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Bryden Thomson (1928 - 1991):

Bryden Thomson

Bryden ("Jack") Thomson was Principal Conductor of the Ulster Orchestra from 1977 to 1985, during which time he raised the national and international profile of the orchestra, through a wide-ranging concert repertoire and especially through a series of acclaimed recordings of the relatively neglected music of Ulster-born composer Sir Hamilton Harty, as well as that of the English though thoroughly Hibernophile Arnold Bax, who spent much time in Donegal, drew much musical inspiration from Irish literature and even wrote poetry and prose under an Irish pseudonym.

Thomson was born in Ayr in 1928, and after attending the Royal Scottish Academy of Music, studied for several years abroad, beginning in 1954 at the prestigious Staatliche Hochschule für Musik in Hamburg (now the Hochschule für Musik und Theater Hamburg), where he studied with Hans Schmidt-Isserstedt,  leading German conductor and former Director of the Berlin State Opera. He then moved to study under the internationally-renowned conductor Igor Markevitch at the Salzburg Mozarteum. In 1958 he became an assistant conductor of the BBC Scottish Symphony Orchestra and was soon making guest appearances internationally. He was appointed Associate Conductor of the Scottish National Orchestra in 1966 and in 1968 became the Music Director of the BBC Northern Symphony Orchestra in Manchester (now the BBC Philharmonic). His prolific recording career began in 1970.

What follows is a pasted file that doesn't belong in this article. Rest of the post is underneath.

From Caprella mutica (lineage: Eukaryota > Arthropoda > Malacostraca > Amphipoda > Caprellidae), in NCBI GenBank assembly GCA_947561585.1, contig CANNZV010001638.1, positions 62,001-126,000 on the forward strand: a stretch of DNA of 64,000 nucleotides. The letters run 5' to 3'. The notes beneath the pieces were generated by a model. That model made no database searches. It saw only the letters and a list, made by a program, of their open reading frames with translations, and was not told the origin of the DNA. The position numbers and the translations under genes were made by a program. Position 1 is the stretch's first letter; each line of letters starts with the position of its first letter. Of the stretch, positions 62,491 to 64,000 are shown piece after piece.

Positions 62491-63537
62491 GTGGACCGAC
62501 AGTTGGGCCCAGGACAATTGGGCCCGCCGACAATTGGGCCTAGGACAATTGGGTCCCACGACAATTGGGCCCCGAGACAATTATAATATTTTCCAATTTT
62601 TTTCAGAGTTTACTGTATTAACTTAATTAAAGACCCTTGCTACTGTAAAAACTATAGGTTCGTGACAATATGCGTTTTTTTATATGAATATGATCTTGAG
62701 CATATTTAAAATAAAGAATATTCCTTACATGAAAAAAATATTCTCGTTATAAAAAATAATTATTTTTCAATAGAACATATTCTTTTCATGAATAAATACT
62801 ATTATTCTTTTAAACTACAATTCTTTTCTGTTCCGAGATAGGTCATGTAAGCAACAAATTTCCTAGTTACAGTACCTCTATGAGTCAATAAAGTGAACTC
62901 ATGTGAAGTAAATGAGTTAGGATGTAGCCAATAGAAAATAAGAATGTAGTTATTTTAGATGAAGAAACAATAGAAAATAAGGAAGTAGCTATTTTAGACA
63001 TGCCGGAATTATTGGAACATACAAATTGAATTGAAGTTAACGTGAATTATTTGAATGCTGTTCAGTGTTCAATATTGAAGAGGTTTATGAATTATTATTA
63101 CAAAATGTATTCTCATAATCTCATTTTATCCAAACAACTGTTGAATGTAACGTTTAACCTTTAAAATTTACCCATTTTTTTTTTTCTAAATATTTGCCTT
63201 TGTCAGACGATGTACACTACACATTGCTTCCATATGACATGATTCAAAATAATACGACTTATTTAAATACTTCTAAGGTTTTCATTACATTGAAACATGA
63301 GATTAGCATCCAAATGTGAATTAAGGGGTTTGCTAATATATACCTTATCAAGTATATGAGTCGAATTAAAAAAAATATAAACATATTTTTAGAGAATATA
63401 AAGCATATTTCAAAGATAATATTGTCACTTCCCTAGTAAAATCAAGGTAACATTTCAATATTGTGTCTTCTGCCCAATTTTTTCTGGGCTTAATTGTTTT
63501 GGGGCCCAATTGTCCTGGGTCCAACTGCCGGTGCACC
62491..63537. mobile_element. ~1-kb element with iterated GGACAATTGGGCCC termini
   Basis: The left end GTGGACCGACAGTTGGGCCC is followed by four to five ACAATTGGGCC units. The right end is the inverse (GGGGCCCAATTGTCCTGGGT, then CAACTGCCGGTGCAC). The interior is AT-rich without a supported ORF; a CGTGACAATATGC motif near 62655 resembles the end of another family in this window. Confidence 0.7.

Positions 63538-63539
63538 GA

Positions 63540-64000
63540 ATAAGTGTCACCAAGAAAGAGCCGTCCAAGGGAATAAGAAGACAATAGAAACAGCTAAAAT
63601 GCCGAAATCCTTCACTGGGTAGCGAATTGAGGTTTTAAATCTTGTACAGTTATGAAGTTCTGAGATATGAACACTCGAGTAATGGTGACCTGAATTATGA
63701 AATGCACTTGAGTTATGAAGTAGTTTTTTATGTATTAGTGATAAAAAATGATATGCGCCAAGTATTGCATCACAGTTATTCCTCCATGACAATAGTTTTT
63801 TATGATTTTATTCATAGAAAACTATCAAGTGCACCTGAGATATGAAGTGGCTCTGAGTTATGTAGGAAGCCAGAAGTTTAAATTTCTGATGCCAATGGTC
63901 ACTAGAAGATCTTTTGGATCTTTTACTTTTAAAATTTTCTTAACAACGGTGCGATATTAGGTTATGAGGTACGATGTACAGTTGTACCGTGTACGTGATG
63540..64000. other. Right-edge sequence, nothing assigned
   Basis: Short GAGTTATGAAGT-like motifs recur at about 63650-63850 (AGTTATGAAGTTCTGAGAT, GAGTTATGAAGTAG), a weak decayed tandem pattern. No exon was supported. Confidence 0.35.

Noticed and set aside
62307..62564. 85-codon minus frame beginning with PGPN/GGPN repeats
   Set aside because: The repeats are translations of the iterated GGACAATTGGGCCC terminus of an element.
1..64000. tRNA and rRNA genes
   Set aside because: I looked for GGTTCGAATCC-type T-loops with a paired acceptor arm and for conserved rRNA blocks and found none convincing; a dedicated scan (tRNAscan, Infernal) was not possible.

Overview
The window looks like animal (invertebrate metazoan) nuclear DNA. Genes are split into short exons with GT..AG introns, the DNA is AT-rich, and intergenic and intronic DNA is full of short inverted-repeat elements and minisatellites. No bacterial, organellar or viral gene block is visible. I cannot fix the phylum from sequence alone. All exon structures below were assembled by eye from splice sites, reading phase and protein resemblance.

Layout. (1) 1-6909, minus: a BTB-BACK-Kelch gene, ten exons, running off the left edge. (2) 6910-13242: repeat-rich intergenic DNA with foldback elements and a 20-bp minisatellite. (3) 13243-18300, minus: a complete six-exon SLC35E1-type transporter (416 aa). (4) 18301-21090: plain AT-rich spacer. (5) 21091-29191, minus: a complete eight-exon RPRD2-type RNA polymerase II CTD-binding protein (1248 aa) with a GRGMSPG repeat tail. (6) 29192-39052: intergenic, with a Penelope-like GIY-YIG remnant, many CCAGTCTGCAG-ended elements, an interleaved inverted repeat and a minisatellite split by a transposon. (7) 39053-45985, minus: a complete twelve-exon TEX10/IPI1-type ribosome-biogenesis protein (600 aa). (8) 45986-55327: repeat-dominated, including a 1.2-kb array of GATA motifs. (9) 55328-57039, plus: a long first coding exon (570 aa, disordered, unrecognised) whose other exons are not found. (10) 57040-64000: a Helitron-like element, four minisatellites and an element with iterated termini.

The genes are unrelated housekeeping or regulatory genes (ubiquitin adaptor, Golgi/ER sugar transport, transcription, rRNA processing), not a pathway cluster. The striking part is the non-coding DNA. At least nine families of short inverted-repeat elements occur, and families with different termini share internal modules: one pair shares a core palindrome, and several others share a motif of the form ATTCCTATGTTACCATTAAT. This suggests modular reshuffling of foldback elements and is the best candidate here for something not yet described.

As Principal Conductor of the Ulster Orchestra, he recorded all the orchestral music of Sir Hamilton Harty, including his Irish Symphony, his piano concerto and violin concerto, and choral pieces The Children of Lir, Ode to a Nightingale (both with Ulster-born soprano Heather Harper), In Ireland and With the Wild Geese. These recordings won enthusiastic reviews for both conductor and orchestra, on both sides of the Atlantic; leading US critic and writer David Hurwitz wrote in 2004 - two decades after their release - that they "have not been surpassed", while the authoritative Penguin Guide in the UK consistently awarded Thomson and the Ulster Orchestra their highest recommendation. He also embarked on recording all the orchestral music of Bax; his albums of Ulster Orchestra recordings of Bax's tone poems, including his "Éire" trilogy of Rosc-Catha, Into the Twilight and In the Faery Hills, won similar plaudits. Under Thomson, the orchestra became one of the leading recording orchestras in the United Kingdom, particularly in British repertoire, alongside their fine concert reputation. With both Harty and Bax, Thomson revived and uncovered the composers' music, bringing it to much wider, and appreciative, audiences. His recording of Bax's Fourth Symphony won a prestigious Gramophone Award in 1984.

Bryden Thompson left the Ulster Orchestra in 1985 and held Principal Conductor posts with the RTÉ Symphony Orchestra, Dublin and the Royal Scottish National Orchestra. He also continued his recording work, with the London Philharmonic Orchestra and English Chamber Orchestra, of central repertoire (Vaughan Williams, Sir Edward Elgar) and slightly lesser-known music, again to much acclaim: of his Bohuslav Martinů recordings, one critic wrote that "these performances sweep the field". His recordings of Carl Nielsen were particularly praised, as was a recording of Hummel piano concertos which won a coveted Gramophone Award in 1987.

Bryden Thomson was keenly encouraging of many emerging young artists including the now internationally-acclaimed Belfast pianist Barry Douglas, who made his BBC Promenade Concerts ("Proms") début with Thomson. He was regularly the conductor of the concerto finals of the BBC Young Musician of the Year competition. Thomson also commissioned many new works, including several from fellow Scot, composer John Maxwell Geddes. A symphony he commissioned from Geddes was not yet complete when Thomson died in Dublin in 1991, aged just 63. Geddes added the subtitle "In memoriam Bryden Thomson" to the completed work.

In 1984 he was awarded an honorary DLitt by the New University of Ulster, for services to music in Ulster.

Born: 16 July 1928
Died: 14 November 1991
Richard Froggatt

Wesley McCann